Good Habits for Financial Health – Part 3 of 3

Consistency is essential for financial stability

Questions you need to ask yourself when making an investment planning strategy

General Financial Stability – There is great value in consistency.

A job with a salary provides more stability than one in which you earn commission, or have a lower salary with the potential for a large bonus. With a salary, you know how much money you have coming in so you can plan better and create discipline around saving what you need to. If you have a highly-variable income you have to set aside more money just for emergencies and basic provisions because you don’t know what money will be coming in the next week, next month or next year. This decreases your flexibility.

Similarly, when it comes to investing, there is great value in having stable returns. The more consistent returns you can get, the less hard you have to make your money work for you.

Volatility depletes some of the value of returns. Again, it all goes back to the basic concept of compound interest: you get stable compounding when you get the same returns every year. In Figure 1 you can see that you don’t get the peaks in your portfolio value, but you also don’t get the dips. The bigger the swings, the more the power of compounding diminishes when you start taking losses.

Investment Planning Strategy

Before developing an investment strategy, you need to ask yourself: “What do I need to accomplish my goals?”

  • What do I need?
  • How long do I have?
  • What is my tolerance for risk?

 

What is more important to you? Not missing out on an opportunity in a really good market, or minimizing loss and preserving your capital? Or, is it somewhere in between? You have to have the emotional wherewithal required to have a portfolio designed to meet your objectives, so you have to come to terms with your own comfort for risk. This will help you find the right balance between an equity portfolio and a bond portfolio. (See Figure 2)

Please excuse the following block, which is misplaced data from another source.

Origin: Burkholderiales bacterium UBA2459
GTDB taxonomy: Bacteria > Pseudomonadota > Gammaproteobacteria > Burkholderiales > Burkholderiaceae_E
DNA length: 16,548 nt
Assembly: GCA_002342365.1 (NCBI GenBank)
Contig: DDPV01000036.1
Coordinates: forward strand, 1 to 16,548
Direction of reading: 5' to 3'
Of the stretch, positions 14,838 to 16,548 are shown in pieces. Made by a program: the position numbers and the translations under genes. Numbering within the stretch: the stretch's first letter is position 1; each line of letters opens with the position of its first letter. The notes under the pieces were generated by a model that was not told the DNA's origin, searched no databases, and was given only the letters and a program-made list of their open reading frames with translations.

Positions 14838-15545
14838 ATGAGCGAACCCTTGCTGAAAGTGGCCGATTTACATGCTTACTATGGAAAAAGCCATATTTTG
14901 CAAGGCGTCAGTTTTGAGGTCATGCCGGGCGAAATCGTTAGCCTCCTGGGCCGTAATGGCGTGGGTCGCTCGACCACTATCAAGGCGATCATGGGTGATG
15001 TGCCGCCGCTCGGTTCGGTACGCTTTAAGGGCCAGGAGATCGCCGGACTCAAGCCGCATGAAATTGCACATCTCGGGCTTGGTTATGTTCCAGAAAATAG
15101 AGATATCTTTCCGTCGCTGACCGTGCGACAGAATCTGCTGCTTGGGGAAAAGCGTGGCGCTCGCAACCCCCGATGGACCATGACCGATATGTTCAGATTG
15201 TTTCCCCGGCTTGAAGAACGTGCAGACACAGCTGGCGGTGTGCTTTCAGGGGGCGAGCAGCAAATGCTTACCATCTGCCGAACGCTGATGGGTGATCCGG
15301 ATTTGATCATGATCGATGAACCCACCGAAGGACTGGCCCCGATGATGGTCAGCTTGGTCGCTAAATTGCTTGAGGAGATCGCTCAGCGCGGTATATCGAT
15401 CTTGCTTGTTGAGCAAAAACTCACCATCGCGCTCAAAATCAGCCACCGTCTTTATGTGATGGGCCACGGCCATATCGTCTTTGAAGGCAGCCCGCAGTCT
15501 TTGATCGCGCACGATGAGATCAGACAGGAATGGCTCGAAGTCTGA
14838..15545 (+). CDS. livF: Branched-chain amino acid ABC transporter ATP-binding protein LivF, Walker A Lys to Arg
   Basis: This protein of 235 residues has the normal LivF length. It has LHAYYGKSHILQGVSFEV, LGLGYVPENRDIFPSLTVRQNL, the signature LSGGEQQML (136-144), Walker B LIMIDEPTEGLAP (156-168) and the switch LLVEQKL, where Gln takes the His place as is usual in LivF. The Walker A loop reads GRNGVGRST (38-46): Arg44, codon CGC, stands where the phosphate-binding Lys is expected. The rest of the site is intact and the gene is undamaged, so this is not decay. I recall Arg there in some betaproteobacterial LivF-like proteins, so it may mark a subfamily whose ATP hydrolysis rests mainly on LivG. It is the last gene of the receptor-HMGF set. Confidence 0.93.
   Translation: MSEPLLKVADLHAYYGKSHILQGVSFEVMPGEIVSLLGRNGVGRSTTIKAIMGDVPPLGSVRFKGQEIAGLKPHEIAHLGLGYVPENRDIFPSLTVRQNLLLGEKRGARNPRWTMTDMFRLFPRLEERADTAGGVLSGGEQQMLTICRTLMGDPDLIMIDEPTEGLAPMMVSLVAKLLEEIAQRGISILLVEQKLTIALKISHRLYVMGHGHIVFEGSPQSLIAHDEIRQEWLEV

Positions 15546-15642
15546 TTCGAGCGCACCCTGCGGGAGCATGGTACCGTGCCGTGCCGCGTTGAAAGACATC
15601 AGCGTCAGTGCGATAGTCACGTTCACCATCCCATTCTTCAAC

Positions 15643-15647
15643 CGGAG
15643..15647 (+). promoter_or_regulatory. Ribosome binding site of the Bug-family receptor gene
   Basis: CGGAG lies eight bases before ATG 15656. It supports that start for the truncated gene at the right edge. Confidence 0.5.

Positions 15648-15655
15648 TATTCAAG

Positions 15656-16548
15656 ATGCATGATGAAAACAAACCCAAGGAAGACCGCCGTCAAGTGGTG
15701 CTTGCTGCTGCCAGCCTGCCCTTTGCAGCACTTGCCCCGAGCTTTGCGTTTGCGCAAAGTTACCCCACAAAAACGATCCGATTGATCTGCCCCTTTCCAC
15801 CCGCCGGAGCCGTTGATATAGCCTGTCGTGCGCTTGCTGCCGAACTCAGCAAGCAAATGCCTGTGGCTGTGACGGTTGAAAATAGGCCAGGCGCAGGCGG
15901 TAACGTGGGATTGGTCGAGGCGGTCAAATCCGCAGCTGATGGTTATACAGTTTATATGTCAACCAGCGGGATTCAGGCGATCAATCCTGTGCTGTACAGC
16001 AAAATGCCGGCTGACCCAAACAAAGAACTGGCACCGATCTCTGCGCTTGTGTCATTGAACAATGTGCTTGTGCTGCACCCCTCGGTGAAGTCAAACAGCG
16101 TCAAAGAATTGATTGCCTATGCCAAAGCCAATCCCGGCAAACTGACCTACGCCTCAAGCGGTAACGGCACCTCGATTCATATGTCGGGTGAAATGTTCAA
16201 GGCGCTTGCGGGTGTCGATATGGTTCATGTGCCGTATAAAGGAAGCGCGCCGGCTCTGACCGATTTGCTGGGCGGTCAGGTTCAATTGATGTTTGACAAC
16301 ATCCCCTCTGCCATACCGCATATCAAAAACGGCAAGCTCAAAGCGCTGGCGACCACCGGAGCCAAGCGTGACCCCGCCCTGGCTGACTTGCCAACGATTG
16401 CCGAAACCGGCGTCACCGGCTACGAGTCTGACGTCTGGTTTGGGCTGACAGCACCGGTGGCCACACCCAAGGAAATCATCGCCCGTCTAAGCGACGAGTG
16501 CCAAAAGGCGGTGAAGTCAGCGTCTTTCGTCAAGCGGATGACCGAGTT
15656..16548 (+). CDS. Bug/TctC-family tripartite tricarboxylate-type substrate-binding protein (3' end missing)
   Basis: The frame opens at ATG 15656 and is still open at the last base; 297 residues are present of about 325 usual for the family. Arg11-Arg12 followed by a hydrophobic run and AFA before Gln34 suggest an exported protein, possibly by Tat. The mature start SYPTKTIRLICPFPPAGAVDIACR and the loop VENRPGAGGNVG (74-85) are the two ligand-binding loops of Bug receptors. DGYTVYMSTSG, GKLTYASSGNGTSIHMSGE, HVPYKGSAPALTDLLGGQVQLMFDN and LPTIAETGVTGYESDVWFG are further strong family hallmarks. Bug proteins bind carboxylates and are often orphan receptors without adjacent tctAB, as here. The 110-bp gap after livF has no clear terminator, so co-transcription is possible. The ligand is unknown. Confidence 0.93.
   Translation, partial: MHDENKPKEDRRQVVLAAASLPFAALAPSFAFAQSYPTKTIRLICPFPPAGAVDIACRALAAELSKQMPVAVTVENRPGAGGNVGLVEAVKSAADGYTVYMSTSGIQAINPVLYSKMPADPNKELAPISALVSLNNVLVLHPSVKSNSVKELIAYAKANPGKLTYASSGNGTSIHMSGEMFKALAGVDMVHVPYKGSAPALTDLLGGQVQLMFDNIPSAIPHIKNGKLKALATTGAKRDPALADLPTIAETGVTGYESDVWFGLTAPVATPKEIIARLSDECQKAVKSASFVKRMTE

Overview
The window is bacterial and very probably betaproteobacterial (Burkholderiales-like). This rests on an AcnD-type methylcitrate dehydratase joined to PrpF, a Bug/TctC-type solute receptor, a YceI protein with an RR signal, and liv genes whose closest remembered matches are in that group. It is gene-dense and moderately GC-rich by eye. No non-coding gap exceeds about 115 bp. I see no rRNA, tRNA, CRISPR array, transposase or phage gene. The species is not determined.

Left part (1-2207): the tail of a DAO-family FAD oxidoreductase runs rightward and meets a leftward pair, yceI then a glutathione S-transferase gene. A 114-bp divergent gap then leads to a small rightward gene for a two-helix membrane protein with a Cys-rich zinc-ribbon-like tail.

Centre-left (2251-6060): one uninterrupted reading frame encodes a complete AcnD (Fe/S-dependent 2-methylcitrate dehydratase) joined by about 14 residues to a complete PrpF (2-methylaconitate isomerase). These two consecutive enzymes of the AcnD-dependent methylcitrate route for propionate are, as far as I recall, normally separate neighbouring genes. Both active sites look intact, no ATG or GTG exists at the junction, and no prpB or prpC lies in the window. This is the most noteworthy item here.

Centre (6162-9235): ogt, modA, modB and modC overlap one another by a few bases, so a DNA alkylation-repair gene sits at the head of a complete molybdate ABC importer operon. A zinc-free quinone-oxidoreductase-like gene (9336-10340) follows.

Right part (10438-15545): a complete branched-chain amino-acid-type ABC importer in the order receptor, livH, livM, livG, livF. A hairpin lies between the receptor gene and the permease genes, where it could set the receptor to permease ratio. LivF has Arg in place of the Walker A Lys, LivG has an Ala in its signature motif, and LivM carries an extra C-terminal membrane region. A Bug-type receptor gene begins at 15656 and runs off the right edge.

*Note: Please listen to our Webinar Introduction to Bond Markets for further details

Changing investment strategies is a money-losing event. There are hidden costs associated with it and we believe it takes at least a year to get a new portfolio fully up and running, to get traction and to reap the benefits of interest and dividends.   If you change investment strategies or financial advisors every few years, you will never really hit a good run rate and you’ll be constantly paying the cost of re-balancing.

In an increasingly complicated world, it’s important to talk to someone who understands the complex rules around the many different types of accounts, and can offer guidance with respect to effective tax management and cash flow.

Money is an emotional issue and a wise advisor can be of great value in helping you maintain perspective. This is especially important when financial markets go through extreme highs and the atmosphere is one of irrational exuberance, and extreme lows when there is a mood of deep fear and pessimism.

In the end, there really is no magic or special bullet to get you to financial security. It’s not about the quick win. It’s about doing a lot of little things well so that you use the money you earn as effectively as possible to maximize its value. It’s not easy, it’s boring, and it requires discipline and tenacity. But this is one of those places in life when boring can work very well.

View Good Habits for Financial Health Part 1 and Part 2

In February 2019, Julie Brough hosted our first webinar. The topic was Good Habits for Financial Health. Video of the entire webinar can be found here.

Please note this presentation was designed to provide general information only. It should not be construed as advice or considered a substitute for personal advice. Please consult your adviser to determine whether the information in this presentation is applicable to your personal situation.